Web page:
I am a couple days away from the backhoe arriving to help me bury piping for (2) heated livestock waterers and (3) yard hydrants.
I live in Zone 3b, so the recommended water line bury depth is 8ft to prevent freezing.
I am just now starting to worry about the possibility of backflow/siphoning in the event that I lose water pressure.
For anyone not familiar with a yard hydrant, there is a drain in the bottom of it and when the flow is shut off, the water in the vertical pipe is supposed to drain out below ground.
Additionally, I am installing (2) curb stop valves so that I can turn off water to the hydrants or to the cattle waterers separately. Since the cattle waterers don't have drain-to-waste holes like the yard hydrants, I am using a drain-to-waste curb stove valve so that it will drain when I turned it off and vented the waterers.
I am NOT worried about water siphoning in from hoses connected to the yard hydrants (I can easily install vacuum breaks).
I AM worried about water siphoning in from underground, where the drain ports are.
In theory, if I lost water pressure (lets say my pressure switch failed and shut off my well pump), then a vacuum could be created which could siphon dirty underground water (from my cattle area, i.e., not clean) in to my drinking water.
The simple answer is to install a "backflow preventer".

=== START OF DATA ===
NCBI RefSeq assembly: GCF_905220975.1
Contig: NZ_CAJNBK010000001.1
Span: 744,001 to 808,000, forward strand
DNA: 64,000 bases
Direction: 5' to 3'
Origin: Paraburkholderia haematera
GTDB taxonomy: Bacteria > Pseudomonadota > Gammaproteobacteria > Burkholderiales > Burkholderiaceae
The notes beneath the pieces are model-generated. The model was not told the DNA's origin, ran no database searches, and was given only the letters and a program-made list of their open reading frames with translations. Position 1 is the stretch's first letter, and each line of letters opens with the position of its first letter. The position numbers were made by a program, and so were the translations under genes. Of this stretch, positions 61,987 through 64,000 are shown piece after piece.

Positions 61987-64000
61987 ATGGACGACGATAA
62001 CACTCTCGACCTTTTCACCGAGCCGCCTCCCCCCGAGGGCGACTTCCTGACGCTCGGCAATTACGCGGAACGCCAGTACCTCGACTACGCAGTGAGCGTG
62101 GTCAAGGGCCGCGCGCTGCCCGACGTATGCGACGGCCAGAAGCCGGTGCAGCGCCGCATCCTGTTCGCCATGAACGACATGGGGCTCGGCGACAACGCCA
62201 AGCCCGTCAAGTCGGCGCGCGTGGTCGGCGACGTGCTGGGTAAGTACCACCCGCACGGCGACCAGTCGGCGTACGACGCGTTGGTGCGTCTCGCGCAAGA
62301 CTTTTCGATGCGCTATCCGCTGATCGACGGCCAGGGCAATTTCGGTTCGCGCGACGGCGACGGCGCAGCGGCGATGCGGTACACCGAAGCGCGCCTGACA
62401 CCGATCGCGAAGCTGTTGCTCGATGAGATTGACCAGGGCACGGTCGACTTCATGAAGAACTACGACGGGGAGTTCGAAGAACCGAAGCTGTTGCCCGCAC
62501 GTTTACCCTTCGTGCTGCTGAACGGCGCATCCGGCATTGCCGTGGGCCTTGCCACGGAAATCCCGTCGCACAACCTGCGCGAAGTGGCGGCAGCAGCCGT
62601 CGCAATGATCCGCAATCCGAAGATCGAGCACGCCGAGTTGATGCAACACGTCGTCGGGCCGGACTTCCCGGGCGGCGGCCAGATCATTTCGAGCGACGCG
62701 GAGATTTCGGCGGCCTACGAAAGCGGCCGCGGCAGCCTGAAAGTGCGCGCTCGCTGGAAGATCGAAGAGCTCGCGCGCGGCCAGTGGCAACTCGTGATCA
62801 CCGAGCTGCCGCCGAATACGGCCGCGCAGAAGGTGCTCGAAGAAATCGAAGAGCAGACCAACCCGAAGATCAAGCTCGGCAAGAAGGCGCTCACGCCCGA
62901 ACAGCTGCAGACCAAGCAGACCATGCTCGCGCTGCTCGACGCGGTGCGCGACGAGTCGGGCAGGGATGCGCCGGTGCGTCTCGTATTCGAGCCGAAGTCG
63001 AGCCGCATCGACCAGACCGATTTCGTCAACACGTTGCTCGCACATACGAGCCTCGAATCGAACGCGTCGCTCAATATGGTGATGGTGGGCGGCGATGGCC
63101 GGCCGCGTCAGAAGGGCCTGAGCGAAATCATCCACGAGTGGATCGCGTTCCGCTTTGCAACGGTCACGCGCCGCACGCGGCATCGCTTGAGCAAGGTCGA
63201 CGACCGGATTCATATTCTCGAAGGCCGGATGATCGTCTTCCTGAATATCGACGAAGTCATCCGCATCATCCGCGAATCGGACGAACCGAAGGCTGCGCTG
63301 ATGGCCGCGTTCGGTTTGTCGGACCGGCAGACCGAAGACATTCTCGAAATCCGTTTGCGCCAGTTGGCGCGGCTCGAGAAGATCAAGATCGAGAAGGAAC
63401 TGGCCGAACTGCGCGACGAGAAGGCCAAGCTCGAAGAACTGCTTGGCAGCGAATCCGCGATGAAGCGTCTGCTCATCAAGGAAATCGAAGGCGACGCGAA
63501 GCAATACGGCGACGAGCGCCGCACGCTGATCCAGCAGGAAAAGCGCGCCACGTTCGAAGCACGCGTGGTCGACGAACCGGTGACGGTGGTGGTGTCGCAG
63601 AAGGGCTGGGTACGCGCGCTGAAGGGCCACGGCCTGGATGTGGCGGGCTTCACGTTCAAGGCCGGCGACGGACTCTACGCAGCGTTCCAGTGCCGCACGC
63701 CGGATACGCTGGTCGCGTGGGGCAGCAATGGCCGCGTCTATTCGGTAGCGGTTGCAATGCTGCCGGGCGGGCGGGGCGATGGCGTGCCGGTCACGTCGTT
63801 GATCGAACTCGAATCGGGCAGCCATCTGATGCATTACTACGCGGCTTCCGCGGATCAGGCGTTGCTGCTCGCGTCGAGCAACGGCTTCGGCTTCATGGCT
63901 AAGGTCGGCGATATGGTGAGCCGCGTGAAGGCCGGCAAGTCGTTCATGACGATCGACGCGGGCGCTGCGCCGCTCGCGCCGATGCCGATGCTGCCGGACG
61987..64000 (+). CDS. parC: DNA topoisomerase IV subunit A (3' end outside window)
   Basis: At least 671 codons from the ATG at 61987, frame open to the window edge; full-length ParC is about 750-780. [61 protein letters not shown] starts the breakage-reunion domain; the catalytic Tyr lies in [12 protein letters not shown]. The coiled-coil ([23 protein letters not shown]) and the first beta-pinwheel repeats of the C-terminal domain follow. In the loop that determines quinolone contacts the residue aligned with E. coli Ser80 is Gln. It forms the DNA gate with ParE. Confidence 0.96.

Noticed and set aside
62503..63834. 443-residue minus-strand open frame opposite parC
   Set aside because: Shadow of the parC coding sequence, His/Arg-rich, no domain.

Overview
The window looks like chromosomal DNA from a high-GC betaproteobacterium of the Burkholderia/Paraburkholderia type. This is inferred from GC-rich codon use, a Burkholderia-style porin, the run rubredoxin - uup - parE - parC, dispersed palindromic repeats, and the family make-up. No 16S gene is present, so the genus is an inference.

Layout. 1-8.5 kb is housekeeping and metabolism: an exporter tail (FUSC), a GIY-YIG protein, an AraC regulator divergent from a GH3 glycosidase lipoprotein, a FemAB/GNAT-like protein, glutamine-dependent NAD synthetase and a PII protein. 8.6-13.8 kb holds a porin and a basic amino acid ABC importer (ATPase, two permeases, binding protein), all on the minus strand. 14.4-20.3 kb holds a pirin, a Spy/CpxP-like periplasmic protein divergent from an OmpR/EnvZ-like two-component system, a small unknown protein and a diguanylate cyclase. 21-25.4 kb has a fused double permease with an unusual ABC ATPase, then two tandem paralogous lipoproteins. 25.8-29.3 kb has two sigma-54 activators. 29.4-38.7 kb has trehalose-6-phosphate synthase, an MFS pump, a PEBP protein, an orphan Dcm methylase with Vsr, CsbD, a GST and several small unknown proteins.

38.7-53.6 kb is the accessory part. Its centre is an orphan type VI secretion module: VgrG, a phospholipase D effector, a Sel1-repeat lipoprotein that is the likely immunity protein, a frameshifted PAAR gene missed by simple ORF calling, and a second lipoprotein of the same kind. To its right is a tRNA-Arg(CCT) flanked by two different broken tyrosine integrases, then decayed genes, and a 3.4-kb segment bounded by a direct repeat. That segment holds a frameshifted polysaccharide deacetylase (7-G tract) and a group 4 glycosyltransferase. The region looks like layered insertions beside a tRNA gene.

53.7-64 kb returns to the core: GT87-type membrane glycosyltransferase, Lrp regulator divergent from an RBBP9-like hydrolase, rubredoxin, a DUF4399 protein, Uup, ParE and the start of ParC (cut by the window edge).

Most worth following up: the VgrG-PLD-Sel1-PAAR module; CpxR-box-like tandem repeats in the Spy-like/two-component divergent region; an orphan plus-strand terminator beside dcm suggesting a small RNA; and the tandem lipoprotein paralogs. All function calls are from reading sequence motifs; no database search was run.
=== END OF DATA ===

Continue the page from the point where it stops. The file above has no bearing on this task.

But, I need my entire plumbing system to be 8ft underground to prevent freezing, and I cannot seem to find any reliable underground backflow prevention units that I could use.
They all seem to need to break to atmosphere and typically are installed above ground.
Any suggestions on preventing the possibility of backflow while keeping my plumbing underground and reliable (i.e., backflow device that doesn't require routine maintenance)?
Could only be an issue if you left a hose connected to the hydrant put in a water tank with the hydrant handle left in the on position and even then it's a far stretch at that I've been using hydrants the water livestock all my life I've never heard of that happening however people that use hydrants to fill up chemical tanks with hoses need to use backflow devices I don't think there's any dangerous bacteria that comes out of the Cattles mouths into the water cup of the automatic water that could be dangerous to humans anyway
You didn't say what size line, or what it's made of. If it's only something like 3/4" PEX you can install one of these deep in the ground. Just remember that one day it'll go bad and you'll be digging it up.
Location: Cache Valley, zone 4b, Irrigated, 9" rain in badlands.
posted 2 years ago
Primates have been drinking dirty water since before we were primates. We were built to easily handle that sort of thing. Besides, whatever, if dirty water gets into the pipes, just run clean water through them when the water pressure comes back on. How often does the water pressure go off anyway? Once a year?